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Incidences of mastitis among bovines and its management

Introduction

Milk is a common source of transmission of pathogenic microorganisms to human which may cause public health hazard. The major cause of infection in milk is the result of mastitis disease, inflammation of udder, which is considered as a quite prevalent disease in cattle and buffaloes. There is severe economic loss to the farmers due to reduced milk production and also veterinary costs involvement to treat the animal.

Etiology of mastitis

There are two forms of mastitis such as clinical mastitis and sub-clinical mastitis.

The clinical mastitis is characterized by inflammatory symptoms such as swelling and oedema of the mammary gland and high fever of the animal. There is sudden decrease in milk production and visible gross abnormalities in the milk.

On the other hand, there are no visible signs appeared either in the udder or in the milk in case of Sub-clinical mastitis, but milk production decreases and the somatic cell count (SCC) increases in the milk. Therefore, lack of diagnosis of sub-clinical mastitis is a serious challenge to the dairy industry.

A wide range of microbes including bacteria, fungi, algae and viruses, have been documented as causative agents of mastitis in bovine globally. Bacteria are the primary causes of mastitis which includes both contagious bacteria such as Staphylococcus aureus, Streptococcus agalactiae, Mycoplasma spp. and Corynebacterium bovis and environmental bacteria such as E. coli, Klebsiella spp., Streptococcus dysgalactiae and Streptococcus uberis.

Mastitis has a serious zoonotic potential associated with shedding of bacteria and their toxins in the milk.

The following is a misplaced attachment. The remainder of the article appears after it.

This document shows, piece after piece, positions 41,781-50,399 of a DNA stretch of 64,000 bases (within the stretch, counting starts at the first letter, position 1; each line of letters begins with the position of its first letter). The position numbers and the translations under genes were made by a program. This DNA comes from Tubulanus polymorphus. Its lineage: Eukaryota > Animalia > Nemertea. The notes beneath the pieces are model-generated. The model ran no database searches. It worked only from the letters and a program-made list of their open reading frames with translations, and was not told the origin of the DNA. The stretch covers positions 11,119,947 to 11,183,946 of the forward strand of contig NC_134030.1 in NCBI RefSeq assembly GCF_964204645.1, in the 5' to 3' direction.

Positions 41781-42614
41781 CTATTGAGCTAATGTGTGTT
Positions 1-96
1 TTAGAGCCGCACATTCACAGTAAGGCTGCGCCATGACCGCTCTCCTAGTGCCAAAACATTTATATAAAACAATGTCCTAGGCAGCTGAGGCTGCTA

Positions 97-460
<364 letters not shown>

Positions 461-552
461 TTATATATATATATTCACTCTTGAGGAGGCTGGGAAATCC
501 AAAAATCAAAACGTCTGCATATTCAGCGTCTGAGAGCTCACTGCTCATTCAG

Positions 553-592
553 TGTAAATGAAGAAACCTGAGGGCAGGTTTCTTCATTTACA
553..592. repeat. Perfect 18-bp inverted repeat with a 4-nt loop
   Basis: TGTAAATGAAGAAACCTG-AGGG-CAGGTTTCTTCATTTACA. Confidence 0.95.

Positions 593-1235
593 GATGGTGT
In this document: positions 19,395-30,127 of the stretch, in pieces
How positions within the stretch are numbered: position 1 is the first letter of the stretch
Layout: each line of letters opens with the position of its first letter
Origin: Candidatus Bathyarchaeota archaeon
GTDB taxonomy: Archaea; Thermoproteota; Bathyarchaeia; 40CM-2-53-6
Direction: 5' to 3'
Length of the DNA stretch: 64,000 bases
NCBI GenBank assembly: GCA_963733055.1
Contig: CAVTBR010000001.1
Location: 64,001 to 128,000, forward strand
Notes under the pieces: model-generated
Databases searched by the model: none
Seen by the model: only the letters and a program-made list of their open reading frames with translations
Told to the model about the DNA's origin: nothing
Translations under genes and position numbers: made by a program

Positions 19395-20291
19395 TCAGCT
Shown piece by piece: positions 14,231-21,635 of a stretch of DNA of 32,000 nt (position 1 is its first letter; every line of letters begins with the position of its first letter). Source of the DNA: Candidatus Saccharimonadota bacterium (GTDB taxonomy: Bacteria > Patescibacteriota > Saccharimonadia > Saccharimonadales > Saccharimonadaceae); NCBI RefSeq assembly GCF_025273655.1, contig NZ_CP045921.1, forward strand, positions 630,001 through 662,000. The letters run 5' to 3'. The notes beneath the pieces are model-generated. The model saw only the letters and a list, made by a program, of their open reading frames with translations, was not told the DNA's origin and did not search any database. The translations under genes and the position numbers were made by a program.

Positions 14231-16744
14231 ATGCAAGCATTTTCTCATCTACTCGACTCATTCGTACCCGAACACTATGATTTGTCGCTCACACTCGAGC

Factors causing mastitis

The incidence of mastitis is associated with many risk factors and therefore, mastitis is known as a multifactorial threshold trait resulting from interaction between genetic components of the host, infectious agents and environmental factors.

  • The herd level risk factors arise due to differences in herd size, farm management, housing system, bedding material used, udder hygiene as well as hygiene of the barn.
  • The cow specific risk factors are related to the difference in mastitis incidences among cows. Species, Breed, Milk production, parity, stage of lactation, teat lesion and previous mastitis history are well known cow factors. The season of calving also influences the mastitis incidences among bovines. Previous studies reflected about 68% sub-clinical mastitis incidences among buffaloes in Chhattisgarh.
  • Lack of implementation of the routine mastitis prevention and control practices by the farmers may cause preponderance of the risk factors for the observed high prevalence of mastitis in bovines.
  • Dairy farmers use antibiotics for prevention and treatment of mastitis. This results in presence of antibiotic residues in milk. These antibiotic residues then lead to developing antimicrobial-resistant (AMR) bacteria in animals. These AMR bacteria may enter into human through consumption of milk and develop public health hazards. Thus, lack of proper identification of the causative agent of mastitis has led to the indiscriminate use of antibiotics, consequently increasing development and rapid emergence of AMR strains.